In November, Fannie Mae announced that mortgage servicers would be reimbursed for using clear boarding instead of plywood when securing houses that were in pre-foreclosure. That announcement was not retroactive, meaning it only applied to new pre-foreclosures. But that’s not the case anymore, as Fannie Mae announced this week that it is moving away from plywood entirely.
As part of a continuing effort to fight blight and the negative effects that an abandoned house with boarded-up windows can have on a neighborhood, Fannie Mae will allow mortgage servicers to use clear boarding instead of plywood on vacant homes in pre-foreclosure.
When I saw the SecureView product I fell in love with it — I knew it was the answer we needed to help address community blight. I’ve always been against boarding with plywood, but we did it because we had no choice — it was the only thing out there.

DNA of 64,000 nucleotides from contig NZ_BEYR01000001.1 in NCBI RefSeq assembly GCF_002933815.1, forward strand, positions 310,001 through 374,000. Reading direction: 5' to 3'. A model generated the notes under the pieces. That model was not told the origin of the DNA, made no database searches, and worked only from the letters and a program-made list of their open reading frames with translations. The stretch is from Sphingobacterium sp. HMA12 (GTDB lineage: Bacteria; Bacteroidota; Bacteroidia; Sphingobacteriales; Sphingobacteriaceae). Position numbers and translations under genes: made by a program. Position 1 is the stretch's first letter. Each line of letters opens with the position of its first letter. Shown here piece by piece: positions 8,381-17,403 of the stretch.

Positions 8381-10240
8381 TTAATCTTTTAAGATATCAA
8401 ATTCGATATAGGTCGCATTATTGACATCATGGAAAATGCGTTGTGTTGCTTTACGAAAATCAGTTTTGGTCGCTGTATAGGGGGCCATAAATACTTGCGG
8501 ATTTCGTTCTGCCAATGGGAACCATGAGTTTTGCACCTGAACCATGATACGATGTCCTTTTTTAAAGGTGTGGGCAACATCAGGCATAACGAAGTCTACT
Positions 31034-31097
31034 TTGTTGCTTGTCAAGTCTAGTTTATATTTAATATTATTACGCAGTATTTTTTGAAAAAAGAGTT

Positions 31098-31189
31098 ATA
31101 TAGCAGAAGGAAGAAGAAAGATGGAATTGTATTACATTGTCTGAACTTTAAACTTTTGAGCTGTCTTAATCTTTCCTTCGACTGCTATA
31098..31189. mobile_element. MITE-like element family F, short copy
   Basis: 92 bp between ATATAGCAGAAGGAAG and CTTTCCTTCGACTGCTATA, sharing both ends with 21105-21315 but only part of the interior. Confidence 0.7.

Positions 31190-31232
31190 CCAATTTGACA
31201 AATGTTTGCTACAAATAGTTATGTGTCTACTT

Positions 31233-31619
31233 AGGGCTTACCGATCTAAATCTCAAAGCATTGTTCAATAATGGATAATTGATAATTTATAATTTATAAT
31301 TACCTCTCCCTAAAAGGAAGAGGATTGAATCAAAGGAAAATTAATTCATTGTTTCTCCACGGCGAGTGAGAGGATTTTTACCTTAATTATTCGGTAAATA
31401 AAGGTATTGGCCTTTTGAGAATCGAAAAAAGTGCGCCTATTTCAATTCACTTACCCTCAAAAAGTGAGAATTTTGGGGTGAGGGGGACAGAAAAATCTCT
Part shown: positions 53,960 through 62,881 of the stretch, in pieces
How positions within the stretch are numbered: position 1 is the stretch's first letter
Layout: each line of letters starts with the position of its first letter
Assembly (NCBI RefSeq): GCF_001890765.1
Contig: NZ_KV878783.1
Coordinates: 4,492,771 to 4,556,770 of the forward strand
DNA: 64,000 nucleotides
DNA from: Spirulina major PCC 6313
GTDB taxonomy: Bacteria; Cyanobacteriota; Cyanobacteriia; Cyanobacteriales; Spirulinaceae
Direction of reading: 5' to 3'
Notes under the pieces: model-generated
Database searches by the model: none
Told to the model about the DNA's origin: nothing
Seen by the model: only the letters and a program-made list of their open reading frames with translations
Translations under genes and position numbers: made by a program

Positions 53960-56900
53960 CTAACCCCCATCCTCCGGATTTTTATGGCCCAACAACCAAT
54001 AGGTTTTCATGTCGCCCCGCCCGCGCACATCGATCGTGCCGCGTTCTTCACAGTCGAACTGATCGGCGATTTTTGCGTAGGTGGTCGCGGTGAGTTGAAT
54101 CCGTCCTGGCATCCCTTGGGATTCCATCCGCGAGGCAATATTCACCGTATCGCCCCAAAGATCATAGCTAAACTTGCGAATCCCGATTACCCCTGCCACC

He wears t-shirts to his televised interviews; not very CEO. He played sports at a high level, but rarely brings it up and when he does he talks about it as a mere chapter in his life. Honestly, who plays a Super Bowl and doesn’t describe it as the defining moment in their personal journey? Casey Crawford, that’s who. His family is a big part of his life of course, but he talks about his even larger family — his coworkers — in terms that are just as glowing.
One of the things that has bedeviled mortgage financing post-crisis has been the absence of the private label mortgage backed securities market. During the peak years, private label MBS issuance topped $1 trillion. In 2017, only $70 billion of private label RMBS were issued, although that is a big increase from 2016.
Digital technology has disrupted businesses and industries from publishing to public transportation, so can the mortgage industry be far behind? Actually, anyone who’s applied for a mortgage recently will have recognized that things are already changing fast.